By Craig Grannell | on June 28, 2007
Price When Reviewed: 255 . 125 . 705 . 1195
Pros: Great workflow features for rapid Web site prototyping. Addition of Photoshop Live Effects. Intelligent scaling. Live ‘4-up’ optimization a real timesaver.
Cons: Minor problems importing some Photoshop and Illustrator documents. HTML import requires old-fashioned sites. Interface hasn’t had a CS3-style overhaul.
When Adobe first acquired Macromedia and its products, it was hard to imagine how Fireworks would fit with its new stablemates. Previously, it had been aimed at designers who wanted a Web-oriented Photoshop-like application, but had no need for the Adobe behemoth’s print features.
With Fireworks CS3, Adobe has subtly repositioned the application, making it a near-essential purchase for anyone working in Web design.
The new Fireworks is all about workflow, and rather than encouraging designers to take a single-document approach, it makes you consider the bigger picture. The new Pages panel is provided as a means of organizing a Web site’s various design documents, from site maps and sketches through to completed mock-ups. Fireworks takes a tip from desktop-publishing tools, enabling you to create a master page that contains elements common to all of your page designs.
To assist with this new page-based workflow, the Layers panel has had an overhaul. You can share individual layers across pages or use the panel’s menu to delete the master-page folder from specific pages. Photoshop’s influence is also evident, as the Layers panel now offers nested folders.
This makes for easier arrangement and management of Web-page elements, and it also means imported Photoshop documents arrive in Fireworks with their layer hierarchies intact, rather than being unhelpfully flattened. Fireworks CS3’s performance is equally impressive, ensuring time saved via the workflow elements isn’t lost waiting for the application to catch up.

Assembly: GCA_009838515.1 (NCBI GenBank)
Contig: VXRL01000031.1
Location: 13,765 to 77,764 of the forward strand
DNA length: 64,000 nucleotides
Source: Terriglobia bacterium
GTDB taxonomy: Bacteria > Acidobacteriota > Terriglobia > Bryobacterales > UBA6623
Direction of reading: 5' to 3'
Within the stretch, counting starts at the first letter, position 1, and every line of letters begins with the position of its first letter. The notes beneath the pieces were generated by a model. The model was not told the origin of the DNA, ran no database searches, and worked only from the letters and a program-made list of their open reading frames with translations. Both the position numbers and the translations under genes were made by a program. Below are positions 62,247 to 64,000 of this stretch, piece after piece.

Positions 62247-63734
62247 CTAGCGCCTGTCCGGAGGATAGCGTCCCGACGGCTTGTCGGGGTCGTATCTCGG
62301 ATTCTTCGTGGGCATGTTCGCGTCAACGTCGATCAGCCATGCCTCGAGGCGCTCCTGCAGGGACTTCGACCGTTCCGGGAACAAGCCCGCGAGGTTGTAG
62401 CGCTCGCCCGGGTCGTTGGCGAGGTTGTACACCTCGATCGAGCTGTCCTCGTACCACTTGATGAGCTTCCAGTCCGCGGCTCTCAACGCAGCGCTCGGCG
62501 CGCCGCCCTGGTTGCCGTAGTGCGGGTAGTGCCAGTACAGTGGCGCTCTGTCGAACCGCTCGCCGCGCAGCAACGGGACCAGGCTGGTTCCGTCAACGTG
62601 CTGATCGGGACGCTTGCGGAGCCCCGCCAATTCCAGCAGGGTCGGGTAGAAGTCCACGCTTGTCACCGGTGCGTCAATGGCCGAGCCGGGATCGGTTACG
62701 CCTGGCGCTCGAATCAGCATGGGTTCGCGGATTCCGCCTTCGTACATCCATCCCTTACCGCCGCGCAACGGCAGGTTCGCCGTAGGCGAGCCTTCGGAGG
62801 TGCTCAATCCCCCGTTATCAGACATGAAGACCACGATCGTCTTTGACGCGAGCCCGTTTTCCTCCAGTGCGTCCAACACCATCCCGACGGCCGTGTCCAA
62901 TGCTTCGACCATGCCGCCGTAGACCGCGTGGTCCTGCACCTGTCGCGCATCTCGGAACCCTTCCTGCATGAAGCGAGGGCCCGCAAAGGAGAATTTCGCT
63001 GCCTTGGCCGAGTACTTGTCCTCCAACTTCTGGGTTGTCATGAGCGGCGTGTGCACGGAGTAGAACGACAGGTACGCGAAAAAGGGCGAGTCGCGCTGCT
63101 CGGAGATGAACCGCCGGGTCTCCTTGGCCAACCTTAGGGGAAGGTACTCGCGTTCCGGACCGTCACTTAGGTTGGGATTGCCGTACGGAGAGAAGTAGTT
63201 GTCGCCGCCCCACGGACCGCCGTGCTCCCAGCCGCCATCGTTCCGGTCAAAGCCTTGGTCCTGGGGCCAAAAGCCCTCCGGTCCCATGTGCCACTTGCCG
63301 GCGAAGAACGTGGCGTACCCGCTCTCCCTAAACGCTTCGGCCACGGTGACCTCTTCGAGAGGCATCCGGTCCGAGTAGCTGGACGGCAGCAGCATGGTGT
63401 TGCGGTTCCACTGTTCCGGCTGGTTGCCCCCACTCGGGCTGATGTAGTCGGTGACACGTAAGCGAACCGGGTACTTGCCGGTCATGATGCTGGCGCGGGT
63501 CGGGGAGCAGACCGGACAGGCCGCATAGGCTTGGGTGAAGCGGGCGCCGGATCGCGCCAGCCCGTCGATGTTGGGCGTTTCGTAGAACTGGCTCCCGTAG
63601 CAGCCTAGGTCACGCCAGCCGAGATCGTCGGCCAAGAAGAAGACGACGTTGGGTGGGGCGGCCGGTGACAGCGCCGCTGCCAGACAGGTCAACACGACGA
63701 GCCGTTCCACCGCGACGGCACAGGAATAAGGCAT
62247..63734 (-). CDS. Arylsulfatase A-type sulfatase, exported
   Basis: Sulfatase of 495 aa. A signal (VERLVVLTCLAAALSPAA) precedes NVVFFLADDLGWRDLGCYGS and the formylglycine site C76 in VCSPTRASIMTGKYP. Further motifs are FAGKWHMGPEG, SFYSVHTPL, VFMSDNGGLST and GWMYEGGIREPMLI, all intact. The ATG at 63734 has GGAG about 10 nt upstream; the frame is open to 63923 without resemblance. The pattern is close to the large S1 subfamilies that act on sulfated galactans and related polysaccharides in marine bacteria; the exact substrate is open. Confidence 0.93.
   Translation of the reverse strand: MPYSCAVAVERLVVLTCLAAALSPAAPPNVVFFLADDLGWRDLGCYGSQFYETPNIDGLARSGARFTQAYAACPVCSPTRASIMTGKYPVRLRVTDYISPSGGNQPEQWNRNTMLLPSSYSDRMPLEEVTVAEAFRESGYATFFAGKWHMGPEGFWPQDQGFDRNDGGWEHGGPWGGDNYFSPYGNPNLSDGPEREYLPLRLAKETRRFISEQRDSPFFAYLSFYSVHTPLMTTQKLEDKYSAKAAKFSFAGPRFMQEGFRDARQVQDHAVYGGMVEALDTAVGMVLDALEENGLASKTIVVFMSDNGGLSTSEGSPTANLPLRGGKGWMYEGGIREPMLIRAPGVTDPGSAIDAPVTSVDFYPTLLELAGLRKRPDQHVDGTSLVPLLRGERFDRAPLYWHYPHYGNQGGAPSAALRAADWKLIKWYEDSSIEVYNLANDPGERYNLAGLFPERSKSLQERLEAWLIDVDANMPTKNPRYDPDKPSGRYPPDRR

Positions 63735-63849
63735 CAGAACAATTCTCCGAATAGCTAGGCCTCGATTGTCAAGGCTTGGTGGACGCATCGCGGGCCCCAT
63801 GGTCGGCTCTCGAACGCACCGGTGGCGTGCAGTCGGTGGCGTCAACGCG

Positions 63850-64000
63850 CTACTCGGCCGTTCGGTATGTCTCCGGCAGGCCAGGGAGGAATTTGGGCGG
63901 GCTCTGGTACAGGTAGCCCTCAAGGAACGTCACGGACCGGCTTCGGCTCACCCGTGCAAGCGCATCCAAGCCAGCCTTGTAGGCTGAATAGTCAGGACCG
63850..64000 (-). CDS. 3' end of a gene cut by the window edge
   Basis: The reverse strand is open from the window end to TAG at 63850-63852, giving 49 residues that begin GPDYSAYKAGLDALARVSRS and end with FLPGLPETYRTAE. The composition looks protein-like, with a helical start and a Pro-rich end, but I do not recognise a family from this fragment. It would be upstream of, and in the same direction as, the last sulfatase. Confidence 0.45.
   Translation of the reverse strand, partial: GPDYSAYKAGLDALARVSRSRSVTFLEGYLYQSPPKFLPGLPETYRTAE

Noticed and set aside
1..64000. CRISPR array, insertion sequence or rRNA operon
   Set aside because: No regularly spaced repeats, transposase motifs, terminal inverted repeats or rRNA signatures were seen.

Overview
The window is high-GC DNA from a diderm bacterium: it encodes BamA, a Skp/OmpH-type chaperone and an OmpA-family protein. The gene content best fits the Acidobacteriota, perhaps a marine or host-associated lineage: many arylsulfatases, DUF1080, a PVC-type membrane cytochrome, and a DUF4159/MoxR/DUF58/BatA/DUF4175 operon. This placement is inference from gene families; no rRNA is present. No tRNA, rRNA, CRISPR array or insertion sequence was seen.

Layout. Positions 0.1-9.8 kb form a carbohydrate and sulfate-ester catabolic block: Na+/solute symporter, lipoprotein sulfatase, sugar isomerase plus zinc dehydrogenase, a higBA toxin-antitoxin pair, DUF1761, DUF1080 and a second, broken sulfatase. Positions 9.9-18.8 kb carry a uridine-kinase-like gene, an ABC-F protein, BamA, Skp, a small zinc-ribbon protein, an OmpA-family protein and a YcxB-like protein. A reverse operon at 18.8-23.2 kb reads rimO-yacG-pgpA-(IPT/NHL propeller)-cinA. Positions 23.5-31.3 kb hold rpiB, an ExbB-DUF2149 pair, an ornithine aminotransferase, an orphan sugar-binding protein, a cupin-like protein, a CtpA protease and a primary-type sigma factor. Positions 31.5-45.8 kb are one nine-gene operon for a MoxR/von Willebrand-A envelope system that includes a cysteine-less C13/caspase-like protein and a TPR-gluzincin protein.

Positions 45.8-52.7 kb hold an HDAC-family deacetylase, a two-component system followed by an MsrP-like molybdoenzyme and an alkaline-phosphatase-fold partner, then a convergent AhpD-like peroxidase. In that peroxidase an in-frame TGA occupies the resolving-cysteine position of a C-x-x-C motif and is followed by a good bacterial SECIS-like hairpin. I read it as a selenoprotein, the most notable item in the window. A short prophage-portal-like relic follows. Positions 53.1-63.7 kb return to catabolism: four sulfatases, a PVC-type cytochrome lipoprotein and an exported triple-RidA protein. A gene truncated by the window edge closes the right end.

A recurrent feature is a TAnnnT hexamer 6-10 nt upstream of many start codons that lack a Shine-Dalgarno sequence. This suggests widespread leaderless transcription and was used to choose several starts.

Two other features vie for ‘best newcomer’ in Fireworks CS3. Live 2-Up and 4-Up optimization should wow users used to nipping in and out of export dialogs to see how compression affects their creations. While this works best on small files, it’s great to make changes, and immediately see the results at different compression levels.
Similarly impressive is 9-slice scaling (above), which enables you to define those parts of a bitmap or symbol that can be scaled and those that can’t. This intelligent scaling allows you to increase an element’s size and retain the integrity of text and corners.
Other useful features, including a library of editable symbols (form widgets, buttons, flow-chart elements), a reasonable slideshow-creation tool (above) and the addition of Photoshop Live Effects, add further value to Fireworks. Indeed, only some interface oddities and the awkward nature of a number of the application’s components stop Fireworks CS3 getting full marks. It’s a close-run thing, though.